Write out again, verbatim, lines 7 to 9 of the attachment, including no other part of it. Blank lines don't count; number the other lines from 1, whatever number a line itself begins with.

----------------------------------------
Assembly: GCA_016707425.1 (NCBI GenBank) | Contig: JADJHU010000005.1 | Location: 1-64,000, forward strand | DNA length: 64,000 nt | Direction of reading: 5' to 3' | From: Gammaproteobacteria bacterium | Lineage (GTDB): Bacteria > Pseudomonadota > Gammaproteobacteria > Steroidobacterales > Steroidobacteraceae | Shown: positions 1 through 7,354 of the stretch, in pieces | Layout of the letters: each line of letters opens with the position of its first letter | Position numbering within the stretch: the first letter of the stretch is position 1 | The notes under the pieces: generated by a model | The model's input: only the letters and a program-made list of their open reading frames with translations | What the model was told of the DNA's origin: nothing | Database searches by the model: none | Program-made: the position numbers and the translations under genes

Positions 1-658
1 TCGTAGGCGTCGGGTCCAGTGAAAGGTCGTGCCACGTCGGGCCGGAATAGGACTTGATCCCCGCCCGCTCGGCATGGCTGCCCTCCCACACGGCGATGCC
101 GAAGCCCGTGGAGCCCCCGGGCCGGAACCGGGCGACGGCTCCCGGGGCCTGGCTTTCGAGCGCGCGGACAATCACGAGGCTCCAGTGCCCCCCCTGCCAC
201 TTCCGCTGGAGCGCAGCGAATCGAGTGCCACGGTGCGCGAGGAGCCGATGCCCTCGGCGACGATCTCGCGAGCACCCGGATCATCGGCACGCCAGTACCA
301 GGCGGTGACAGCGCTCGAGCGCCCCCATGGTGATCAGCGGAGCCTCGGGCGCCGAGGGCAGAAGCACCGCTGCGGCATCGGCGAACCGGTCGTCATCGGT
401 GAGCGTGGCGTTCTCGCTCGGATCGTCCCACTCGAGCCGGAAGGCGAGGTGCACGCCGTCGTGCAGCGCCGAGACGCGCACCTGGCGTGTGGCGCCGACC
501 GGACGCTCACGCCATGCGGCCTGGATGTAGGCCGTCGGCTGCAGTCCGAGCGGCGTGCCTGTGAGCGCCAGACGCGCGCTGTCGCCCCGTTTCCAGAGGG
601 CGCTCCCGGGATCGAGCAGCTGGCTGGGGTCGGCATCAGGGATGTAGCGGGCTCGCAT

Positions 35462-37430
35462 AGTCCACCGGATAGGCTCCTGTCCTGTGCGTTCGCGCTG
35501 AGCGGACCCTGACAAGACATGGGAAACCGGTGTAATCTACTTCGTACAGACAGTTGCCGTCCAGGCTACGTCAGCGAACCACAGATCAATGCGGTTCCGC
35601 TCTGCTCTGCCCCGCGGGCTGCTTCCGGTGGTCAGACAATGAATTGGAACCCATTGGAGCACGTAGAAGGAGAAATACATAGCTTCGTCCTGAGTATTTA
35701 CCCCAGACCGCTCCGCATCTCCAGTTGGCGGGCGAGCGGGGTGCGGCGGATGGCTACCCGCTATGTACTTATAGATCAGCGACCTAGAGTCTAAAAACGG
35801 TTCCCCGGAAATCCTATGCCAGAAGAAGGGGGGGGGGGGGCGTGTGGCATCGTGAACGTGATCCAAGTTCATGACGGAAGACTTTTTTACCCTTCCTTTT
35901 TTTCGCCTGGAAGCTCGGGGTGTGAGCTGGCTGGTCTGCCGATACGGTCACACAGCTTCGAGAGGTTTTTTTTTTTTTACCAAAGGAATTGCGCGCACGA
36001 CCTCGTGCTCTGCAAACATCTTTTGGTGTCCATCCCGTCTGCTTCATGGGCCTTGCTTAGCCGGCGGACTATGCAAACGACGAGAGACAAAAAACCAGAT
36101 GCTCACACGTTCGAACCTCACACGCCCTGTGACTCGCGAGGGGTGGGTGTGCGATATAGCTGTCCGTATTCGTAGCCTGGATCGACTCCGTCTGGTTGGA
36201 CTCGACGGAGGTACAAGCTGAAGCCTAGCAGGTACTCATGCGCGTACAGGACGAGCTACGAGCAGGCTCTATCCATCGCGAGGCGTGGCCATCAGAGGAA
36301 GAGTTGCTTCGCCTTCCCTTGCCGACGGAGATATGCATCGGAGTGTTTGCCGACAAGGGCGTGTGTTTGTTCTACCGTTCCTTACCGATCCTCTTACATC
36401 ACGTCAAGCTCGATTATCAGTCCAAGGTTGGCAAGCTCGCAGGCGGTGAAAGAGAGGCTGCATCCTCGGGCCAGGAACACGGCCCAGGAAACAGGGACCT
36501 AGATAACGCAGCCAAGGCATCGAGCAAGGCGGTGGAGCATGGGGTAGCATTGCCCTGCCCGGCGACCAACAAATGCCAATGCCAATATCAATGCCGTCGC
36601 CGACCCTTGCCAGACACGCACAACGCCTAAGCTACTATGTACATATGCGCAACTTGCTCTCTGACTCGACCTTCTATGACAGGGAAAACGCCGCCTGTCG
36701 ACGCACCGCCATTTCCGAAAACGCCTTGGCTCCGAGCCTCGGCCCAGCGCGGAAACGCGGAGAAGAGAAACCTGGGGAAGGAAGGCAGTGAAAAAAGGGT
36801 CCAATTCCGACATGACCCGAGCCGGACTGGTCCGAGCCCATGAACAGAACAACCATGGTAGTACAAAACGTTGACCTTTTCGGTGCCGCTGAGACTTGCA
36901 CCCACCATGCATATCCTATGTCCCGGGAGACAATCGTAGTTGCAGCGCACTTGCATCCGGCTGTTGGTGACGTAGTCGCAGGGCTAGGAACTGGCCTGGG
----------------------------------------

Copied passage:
401 GAGCGTGGCGTTCTCGCTCGGATCGTCCCACTCGAGCCGGAAGGCGAGGTGCACGCCGTCGTGCAGCGCCGAGACGCGCACCTGGCGTGTGGCGCCGACC
501 GGACGCTCACGCCATGCGGCCTGGATGTAGGCCGTCGGCTGCAGTCCGAGCGGCGTGCCTGTGAGCGCCAGACGCGCGCTGTCGCCCCGTTTCCAGAGGG
601 CGCTCCCGGGATCGAGCAGCTGGCTGGGGTCGGCATCAGGGATGTAGCGGGCTCGCAT